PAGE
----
Home Magazines Talkin' Tigers John Muir’s America – Part 1

John Muir’s America – Part 1

John Muir’s America – Part 1

Have you heard this man’s name? He was just like you. He loved nature – with a PASSION! He is so special that I want you to meet him, and I will try to help you get to know him through his own words, which are very beautiful.

Dear Cub kids,

I wish you and I could go out for a walk with John Muir.

Johnnie Muir was born in the little village of Dunbar, Scotland in 1838. As a grown man, he remembered his earliest adventures outdoors hand-in-hand with his gentle grandfather. Life at home and school was rigorous, full of Bible study and beatings, but the crags, and moors and wild coastline were always calling, and Johnnie and his boyhood friends spent every waking minute they could outdoors.

John Muir (Photo: Wikimedia Commons)

no Scotch boy that I know of ever failed to listen with enthusiasm to the songs of skylarks. Oftentimes on a broad meadow near Dunbar we stood for hours enjoying their marvelous singing and soaring. From the grass where the nest was hidden the male would suddenly rise, as straight as if shot up, to a height of perhaps thirty or forty feet, and, sustaining himself with rapid wing-beats, pour down the most delicious melody, sweet and clear and strong, overflowing all bounds, then suddenly he would soar higher again and again, every higher and higher, soaring and singing until lost to sight even on perfectly clear days

When John was eleven, his father suddenly moved the entire Muir family to Wisconsin, in America. In 1849, Wisconsin was still very much “untamed.” John reveled in the wilderness around his family’s homestead, and in this passage, reveals a little more of what was to become a lifelong love for what he called “bird people.”

It was a great memorable day when the first flock of passenger pigeons came to our farm… Of all God’s feathered people that sailed the Wisconsin sky, no other bird seemed to us so wonderful. The beautiful wanderers flew like the winds in flocks of millions… I have seen flocks streaming south in the fall so large that they were flowing over from horizon to horizon in an almost continuous stream all day long like a mighty river in the sky, widening, contracting, descending like falls and cataracts, and rising suddenly here and there in huge ragged masses like high-plashing spray.

When Muir grew up, he left his father’s farm, studying for four years at the University of Wisconsin. Young John was a gifted scholar and inventor, and when he turned to factory work in order to support himself, he showed a remarkable gift for increasing the efficiency of each workplace that employed him. But whenever John wasn’t studying or working, he was wandering through forests and fields. Nearly blinded in a factory accident, he spent nearly a month in agony, afraid that he would never see his beloved birds and flowers and wide-open sky again. But John was lucky. When his eyes healed, he vowed to leave factory life and the classroom behind, and set out on a 1,000-mile walk from Indiana to Florida. Before long, life brought him, by ship, to San Francisco. As legend has it, he asked the first man he met to show him the quickest route out of town. “Where do you want to go?” the man asked. “Anywhere that’s wild,” John replied.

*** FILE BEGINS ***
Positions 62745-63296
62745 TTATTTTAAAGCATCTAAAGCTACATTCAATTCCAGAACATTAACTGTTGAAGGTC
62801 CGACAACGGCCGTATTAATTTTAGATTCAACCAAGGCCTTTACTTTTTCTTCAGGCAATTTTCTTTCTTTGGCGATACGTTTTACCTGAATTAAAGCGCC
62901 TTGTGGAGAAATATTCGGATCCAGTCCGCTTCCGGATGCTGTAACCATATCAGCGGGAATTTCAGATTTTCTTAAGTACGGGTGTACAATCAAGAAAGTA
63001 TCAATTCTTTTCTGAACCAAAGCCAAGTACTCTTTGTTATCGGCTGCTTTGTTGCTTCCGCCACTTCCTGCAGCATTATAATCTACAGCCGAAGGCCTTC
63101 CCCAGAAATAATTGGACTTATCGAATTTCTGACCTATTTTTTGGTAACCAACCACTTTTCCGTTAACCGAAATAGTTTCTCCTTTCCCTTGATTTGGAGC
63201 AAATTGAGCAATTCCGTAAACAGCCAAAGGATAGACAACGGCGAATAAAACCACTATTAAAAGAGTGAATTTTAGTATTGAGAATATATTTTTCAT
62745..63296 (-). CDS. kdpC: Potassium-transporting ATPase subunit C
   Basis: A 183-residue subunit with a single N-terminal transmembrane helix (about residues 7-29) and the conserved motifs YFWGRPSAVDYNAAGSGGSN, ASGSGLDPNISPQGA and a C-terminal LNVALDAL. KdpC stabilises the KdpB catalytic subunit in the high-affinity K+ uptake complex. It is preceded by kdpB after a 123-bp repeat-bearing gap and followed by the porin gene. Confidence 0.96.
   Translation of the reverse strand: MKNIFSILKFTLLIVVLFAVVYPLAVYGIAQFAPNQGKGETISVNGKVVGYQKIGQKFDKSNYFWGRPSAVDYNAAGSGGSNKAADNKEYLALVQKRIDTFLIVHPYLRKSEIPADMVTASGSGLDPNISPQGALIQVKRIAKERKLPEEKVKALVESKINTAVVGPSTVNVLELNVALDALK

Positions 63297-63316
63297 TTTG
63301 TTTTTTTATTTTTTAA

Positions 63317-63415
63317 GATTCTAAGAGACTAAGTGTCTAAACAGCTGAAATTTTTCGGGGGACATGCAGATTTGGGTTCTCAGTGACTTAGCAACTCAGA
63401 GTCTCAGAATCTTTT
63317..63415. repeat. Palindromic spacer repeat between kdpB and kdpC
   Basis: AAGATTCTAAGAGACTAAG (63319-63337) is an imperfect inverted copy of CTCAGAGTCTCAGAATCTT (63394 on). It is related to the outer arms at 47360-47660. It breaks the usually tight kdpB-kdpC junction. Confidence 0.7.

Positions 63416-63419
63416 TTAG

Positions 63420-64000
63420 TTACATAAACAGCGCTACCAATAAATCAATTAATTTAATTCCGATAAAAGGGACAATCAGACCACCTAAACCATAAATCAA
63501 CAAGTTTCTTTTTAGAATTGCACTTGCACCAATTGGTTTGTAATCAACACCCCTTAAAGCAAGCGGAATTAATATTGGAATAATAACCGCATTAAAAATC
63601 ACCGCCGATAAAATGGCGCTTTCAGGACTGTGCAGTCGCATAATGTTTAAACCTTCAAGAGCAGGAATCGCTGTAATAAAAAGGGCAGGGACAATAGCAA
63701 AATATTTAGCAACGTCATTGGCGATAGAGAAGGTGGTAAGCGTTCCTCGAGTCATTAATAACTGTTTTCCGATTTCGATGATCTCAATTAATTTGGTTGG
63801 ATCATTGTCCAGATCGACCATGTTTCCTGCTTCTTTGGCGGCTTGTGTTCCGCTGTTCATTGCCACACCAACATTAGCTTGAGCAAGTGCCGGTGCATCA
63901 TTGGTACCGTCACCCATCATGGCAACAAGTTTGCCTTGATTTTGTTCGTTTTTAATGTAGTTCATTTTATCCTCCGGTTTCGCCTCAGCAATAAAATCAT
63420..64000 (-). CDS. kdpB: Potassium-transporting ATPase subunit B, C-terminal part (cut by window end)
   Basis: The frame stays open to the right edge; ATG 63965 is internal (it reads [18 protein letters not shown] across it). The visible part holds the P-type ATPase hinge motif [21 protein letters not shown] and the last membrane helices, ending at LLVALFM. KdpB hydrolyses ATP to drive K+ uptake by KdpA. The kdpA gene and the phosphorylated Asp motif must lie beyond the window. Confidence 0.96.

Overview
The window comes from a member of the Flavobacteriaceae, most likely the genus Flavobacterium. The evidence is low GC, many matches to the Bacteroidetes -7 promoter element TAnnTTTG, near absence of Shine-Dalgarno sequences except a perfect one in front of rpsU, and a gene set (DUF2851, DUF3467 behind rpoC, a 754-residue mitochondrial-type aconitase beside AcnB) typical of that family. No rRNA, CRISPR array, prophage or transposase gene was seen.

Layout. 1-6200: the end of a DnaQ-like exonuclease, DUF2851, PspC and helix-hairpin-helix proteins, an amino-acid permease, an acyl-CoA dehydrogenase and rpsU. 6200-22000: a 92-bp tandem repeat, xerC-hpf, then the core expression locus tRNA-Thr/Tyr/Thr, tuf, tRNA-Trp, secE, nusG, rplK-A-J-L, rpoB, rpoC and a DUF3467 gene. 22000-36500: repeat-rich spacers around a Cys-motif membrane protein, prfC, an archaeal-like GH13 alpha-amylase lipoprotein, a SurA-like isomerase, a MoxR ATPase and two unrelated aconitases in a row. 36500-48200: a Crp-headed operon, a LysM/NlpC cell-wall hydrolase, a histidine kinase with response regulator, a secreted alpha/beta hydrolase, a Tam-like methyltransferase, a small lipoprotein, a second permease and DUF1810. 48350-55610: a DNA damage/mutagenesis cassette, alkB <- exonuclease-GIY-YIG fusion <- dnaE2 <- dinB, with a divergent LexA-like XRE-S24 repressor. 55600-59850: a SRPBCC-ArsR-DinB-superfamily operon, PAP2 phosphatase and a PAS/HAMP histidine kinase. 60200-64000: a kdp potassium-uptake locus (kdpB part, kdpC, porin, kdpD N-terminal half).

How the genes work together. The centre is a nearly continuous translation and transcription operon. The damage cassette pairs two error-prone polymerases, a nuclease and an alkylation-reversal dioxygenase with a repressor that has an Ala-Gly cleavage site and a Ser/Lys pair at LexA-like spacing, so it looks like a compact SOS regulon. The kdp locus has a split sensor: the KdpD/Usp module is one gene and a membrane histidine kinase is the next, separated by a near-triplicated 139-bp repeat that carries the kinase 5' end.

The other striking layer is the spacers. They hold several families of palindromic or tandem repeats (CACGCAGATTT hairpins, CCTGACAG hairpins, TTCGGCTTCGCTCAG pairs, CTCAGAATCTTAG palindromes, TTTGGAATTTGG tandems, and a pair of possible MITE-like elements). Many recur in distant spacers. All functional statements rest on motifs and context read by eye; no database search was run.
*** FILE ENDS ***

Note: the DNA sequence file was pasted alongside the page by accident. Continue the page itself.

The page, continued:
John headed east toward the snowy peaks of the Sierra Nevada. But before reaching the famous mountains, John was captivated by the wildflowers in California’s great Central Valley.

California was one sweet bee garden throughout its entire length, north to south, and all the way across the snowy Sierra to the ocean. Wherever a bee might fly within the bounds of this virgin wilderness—through the Redwood forests, along the banks of the rivers, along the bluffs and headlands fronting the sea, over valley and plain, park and grove, and deep, leafy glen, or far up the piney slopes of the mountains—bee flowers bloomed in lavish abundance… broad, flowing folds hundreds of miles in length—zones of polleny forests, zones of flowery chaparral, stream tangles of rubus and wild rose, sheets of golden compositae, beds of violets, beds of mint, beds of bryanthus and clover… During the months of March, April, and May, the great central plain was one smooth, continuous bed of honey bloom, so marvelously rich that, in walking from one end of it to the other, a distance of more than four hundred miles, your foot would press about a hundred flowers at every step. The radiant, honeyful corollas, touching and overlapping, and rising above one another, glowed in the living light like a sunset sky—one sheet of purple and gold.

Yes, for John Muir, unspoiled nature was quite literally heaven on earth. When I write to you in the next issue of Cub, be ready to follow our friend John into the mountains that became his home, and that he dedicated the rest of his life to protecting.

Your friend,


Jennifer Scarlott is based in New York City, and is Director, International Conservation Initiatives, Sanctuary Asia. You can contact her at This e-mail address is being protected from spambots. You need JavaScript enabled to view it .

Author: Jennifer Scarlott, First appeared in: Sanctuary Cub, May, 2011.


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